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Paganism, Witchcraft, and Misconceptions

Updated on May 26, 2010

Which Witch is Which?

Paganism (from Latin paganus, meaning "country dweller", "rustic") is a blanket term used to refer to various polytheistic, non-Abrahamic religious traditions. Its exact definition may vary.

What a tricky spirituality. Broad too. Broad and misunderstood by many; on occasion, even by its own practitioners. So, lets get the confusing labeling bits out of the way fist.

All Pagans are not Wiccans.

"Witch" has no clear meaning within the Pagan community. Some practitioners may .call themselves "witch", some may not. Some may even claim Witchcraft as their religion.

One does not need to be a member of a lineaged coven in order to be a Pagan.

Pagans are a lot like opinionated snowflakes. We all look the same from a distance, but get a little closer you'll find that a lot of us don't believe in the same system of ethics or even the same gods. We're all different, and an umbrella term like "Pagan" suits us just fine.

All Pagans Worship Satan

Not true. Much of the confusion actually stems from the horned Celtic god Cernunnos. Early Christian writers and artists had a tendency to present Satan as the popular deity Cernunnos. Most individuals who call themselves Pagan don't even believe in Satan.

On the other hand, many Pagans do recognize the need for balance. Without evil there could not be good. I'm not about to wax philosophic, but the gods and goddesses that compose Pagan pantheons are considerably more humanized than abstract concepts like God or Satan. A lot of us worship more in shades of metaphoric gray, dismissing labels like white witchcraft/black witchcraft, good witch/bad witch.

Which brings me to a personal pet peeve: Non-Pagan folks, I know you're trying to be PC, but stop referring to/introducing your Pagan pals as "a white witch". I realize a lot of people are very uncomfortable with the word "witch" and tacking "white" to the beginning clears up any confusion about us potentially sacrificing their cat and eating their baby, but... stop it.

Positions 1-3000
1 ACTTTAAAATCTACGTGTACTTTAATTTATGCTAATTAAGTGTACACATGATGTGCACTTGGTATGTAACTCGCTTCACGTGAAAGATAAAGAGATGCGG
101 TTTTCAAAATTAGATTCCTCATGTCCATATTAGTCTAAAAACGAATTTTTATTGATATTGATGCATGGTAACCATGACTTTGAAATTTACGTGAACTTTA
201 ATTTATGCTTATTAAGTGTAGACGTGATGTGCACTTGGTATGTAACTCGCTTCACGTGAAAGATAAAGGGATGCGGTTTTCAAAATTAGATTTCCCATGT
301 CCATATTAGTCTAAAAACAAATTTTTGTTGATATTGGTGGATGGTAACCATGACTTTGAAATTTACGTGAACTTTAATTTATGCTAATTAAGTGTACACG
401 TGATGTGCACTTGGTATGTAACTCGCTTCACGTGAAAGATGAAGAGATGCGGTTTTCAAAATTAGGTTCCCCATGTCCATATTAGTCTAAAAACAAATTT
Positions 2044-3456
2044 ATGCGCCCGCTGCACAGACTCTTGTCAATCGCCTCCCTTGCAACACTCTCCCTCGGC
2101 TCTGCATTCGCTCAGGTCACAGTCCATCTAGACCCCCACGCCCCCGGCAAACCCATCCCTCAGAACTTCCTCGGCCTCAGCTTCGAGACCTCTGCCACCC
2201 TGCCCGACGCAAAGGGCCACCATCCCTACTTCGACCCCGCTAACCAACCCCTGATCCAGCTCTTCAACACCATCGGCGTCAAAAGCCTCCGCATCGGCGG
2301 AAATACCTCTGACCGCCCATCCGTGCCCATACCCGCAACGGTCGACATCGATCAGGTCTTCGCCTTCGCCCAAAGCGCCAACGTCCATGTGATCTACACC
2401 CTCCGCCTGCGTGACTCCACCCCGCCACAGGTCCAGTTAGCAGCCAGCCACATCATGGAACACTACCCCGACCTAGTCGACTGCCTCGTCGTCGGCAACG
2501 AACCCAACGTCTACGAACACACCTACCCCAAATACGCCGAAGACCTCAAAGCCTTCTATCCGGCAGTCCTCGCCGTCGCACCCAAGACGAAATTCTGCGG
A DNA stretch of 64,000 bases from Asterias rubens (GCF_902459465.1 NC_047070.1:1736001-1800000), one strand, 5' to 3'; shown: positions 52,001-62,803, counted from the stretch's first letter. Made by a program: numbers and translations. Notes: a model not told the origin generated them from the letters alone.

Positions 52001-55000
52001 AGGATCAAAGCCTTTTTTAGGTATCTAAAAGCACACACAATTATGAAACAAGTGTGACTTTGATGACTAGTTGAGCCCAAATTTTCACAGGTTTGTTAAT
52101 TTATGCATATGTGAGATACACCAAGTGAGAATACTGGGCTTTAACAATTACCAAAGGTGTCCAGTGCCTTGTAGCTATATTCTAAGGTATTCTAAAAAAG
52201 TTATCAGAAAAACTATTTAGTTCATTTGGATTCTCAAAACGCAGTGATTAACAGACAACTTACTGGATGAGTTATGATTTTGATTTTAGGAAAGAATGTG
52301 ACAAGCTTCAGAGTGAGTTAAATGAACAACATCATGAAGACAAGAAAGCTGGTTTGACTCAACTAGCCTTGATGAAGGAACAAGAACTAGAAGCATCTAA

All Pagans are Atheists

Believe it or not, I actually get this one a lot. It's right up there with having the pentagram charm on my necklace mistaken for a Star of David.

Pagans worship many gods and goddesses. More than most. We're polytheists, which also deserves a quick explanation. Within Paganism, here are typically two sorts of polytheists:

Soft-core polytheists. These Pagans believe in many gods, but only as aspects of a greater Divinity. Divinity is much like the Christian concept of God; massive, omnipotent, incomprehensible. The gods and goddesses are facets of Divinity; female and masculine entities that make the incomprehensible more approachable. Some Pagans even believe that humans are fragments of this same Divinity as well.

Hard-core polytheists. These Pagans believe that the gods are honest-to-goodness individuals. They may or may not believe in their mythology literally, but like soft-core polytheists, show respect for the deities by studying it. Hard-core polytheists are also more likely to choose one pantheon to follow rather than mixing and matching various gods they feel a connection with.

All Pagans Follow the Rede